The municipality of Emmen is liable for former firefighter Ruud Lohuis’s post-traumatic stress disorder (PTSD) because it did not provide the proper aftercare following 25 traumatic incidents, the Central Council of Appeal ruled. The former firefighter is relieved by the ruling and plans to claim damages for the material and immaterial damages he suffered over the past 20 years, he told RTV Drenthe.
Lohuis was a firefighter and diver at the Emmen fire brigade between 1982 and 1993. During that time, he experienced no less than 25 traumatic incidents that still have a significant impact on his psyche, he told the broadcaster.
As a diver, he became entangled several times, nearly smothered due to polluted water, and retrieved many bodies from cars after fatal accidents. A police officer died under his hands after crashing into a tree. He dealt with seriously mutilated people, suicides, and several failed rescue attempts with persons – including children – in cars that ended up in the water. The final blow was when a roof collapsed on his head, making him incapacitated for work.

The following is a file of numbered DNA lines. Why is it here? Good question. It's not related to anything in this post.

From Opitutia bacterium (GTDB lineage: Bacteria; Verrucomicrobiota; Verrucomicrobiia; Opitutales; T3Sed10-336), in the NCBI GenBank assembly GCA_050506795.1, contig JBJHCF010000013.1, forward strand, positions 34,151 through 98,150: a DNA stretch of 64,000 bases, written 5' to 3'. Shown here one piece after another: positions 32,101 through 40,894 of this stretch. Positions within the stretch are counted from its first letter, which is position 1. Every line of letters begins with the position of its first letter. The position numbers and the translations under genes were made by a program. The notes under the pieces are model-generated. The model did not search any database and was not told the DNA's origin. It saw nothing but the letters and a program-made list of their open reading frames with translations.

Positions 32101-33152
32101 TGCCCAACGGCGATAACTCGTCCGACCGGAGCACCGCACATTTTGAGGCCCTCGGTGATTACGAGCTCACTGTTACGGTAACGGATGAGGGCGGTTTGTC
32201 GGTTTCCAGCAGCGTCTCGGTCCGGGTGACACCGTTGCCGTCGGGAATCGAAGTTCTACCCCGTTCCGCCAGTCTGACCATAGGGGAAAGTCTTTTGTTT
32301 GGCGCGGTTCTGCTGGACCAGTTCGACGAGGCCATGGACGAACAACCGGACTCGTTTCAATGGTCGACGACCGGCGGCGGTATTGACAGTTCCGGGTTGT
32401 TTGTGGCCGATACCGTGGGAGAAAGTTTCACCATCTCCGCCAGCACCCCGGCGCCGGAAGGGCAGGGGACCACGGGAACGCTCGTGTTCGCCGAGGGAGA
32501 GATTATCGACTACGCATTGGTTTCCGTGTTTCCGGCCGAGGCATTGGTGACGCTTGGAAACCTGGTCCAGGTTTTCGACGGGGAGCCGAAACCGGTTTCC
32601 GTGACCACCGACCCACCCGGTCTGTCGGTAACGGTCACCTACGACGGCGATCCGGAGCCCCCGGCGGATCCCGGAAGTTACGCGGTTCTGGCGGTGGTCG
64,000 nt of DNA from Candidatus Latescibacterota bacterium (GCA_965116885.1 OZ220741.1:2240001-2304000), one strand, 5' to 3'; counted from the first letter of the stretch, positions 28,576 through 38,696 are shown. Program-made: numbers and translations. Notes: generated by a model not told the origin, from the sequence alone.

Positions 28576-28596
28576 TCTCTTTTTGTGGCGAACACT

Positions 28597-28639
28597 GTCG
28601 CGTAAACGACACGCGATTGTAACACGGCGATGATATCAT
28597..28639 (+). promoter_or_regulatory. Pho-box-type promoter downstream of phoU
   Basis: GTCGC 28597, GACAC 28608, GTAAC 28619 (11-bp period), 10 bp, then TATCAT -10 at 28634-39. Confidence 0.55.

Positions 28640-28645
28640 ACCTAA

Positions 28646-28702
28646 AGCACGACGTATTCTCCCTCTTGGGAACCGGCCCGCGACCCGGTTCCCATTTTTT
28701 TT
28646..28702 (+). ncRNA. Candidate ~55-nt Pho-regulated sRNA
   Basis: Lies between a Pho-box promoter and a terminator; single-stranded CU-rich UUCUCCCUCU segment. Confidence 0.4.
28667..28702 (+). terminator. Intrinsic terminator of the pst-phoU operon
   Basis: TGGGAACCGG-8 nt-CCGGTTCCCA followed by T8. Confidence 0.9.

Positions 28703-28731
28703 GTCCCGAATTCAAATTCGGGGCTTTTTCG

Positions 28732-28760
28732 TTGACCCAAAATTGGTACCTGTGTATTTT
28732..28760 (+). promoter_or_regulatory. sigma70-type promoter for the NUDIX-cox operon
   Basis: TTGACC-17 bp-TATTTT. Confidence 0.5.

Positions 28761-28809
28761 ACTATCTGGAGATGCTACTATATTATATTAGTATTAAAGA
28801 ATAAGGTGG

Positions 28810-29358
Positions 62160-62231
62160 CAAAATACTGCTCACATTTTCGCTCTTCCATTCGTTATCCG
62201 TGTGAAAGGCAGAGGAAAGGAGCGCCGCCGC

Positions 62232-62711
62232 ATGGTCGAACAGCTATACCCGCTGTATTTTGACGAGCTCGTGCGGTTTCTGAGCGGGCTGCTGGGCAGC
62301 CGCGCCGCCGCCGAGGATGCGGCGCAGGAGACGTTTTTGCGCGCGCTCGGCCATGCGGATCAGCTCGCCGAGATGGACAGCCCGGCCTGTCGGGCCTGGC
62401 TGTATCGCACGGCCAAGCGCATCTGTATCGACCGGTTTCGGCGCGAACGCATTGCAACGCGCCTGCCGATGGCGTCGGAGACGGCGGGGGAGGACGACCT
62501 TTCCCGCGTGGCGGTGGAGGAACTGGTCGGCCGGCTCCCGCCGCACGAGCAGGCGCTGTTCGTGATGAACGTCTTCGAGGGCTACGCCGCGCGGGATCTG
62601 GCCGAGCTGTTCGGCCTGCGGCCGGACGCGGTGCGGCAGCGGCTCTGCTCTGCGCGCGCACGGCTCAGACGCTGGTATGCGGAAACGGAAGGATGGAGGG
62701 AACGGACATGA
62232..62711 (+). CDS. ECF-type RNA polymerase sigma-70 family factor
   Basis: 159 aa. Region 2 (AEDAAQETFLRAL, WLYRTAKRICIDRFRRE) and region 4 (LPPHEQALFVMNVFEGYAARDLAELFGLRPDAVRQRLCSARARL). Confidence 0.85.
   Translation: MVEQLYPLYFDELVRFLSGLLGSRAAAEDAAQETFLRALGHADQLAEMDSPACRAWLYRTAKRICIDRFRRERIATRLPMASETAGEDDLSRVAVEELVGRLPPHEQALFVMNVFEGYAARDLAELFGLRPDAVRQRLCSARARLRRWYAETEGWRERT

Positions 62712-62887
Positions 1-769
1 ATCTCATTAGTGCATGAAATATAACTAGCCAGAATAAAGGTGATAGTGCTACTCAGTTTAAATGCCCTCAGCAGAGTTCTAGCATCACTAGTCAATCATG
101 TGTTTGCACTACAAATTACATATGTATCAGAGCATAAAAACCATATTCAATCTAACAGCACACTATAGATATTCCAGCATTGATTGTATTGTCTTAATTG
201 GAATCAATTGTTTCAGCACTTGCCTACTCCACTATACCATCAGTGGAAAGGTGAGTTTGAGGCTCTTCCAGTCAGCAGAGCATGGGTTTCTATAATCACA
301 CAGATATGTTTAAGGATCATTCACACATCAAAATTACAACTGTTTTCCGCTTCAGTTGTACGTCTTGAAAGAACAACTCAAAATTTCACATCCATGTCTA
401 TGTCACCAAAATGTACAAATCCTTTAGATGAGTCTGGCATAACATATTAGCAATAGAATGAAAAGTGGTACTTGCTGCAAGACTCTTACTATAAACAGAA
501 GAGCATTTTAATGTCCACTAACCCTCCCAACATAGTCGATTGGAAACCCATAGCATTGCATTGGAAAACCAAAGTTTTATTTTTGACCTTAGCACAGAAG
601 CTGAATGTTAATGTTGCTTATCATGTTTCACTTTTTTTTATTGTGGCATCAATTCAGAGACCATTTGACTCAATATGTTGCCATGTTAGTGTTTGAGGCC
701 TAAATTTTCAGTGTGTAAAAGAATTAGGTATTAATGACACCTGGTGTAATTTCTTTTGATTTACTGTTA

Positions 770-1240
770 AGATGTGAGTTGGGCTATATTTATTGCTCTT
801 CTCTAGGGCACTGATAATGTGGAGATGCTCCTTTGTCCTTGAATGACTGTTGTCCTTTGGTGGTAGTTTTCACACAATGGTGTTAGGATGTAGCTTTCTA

During this time, Lohuis became a “difficult man” for others to handle. He developed a short fuse, rage problems, trouble sleeping, and kept reliving traumatic experiences. He went to his managers but to no avail. “I wasn’t supposed to complain and just do my job. There was a macho culture. It’s all part of the job, and you shouldn’t complain.” He never received any aftercare for his trauma, he said. He ended up losing his family, his job, and his friends.
In 2014, the mental health service in Emmen finally diagnosed him with PTSD. Treatment since has helped Lohuis deal better with his daily life, but the damage to his family and friends has been done, he said.
The former firefighter appealed to the municipality of Emmen to hold it liable for his mental illness caused by his job. He lost that objection procedure and an initial court case, but the Central Appeals Tribunal – the highest court for civil servants – ruled in his favor in June. He sees it as a “confirmation” of what happened to him. “For more than 20 years, my symptoms weren’t taken seriously. I was not heard during all that time.”
According to Lohuis’s lawyer Ferre van de Nadort, the ruling is “an important turnaround” for aid workers. “PTSD has been recognized as an occupational disease by the police and the Ministry of Defense, but the fire brigade and other emergency services have not reached that stage yet. This opens the way for that.”
Lohuis also considers that the biggest win. “That’s very important. I didn’t fight for nothing. It means a lot to our profession. I hope colleagues don’t have to go through the same thing as I have for the past 20 years.”
The municipality of Emmen would not respond to RTV Drenthe’s questions about the ruling. “According to our information, the procedure is still ongoing. In addition, we do not make any statements about (former) employees,” a spokesperson told the broadcaster.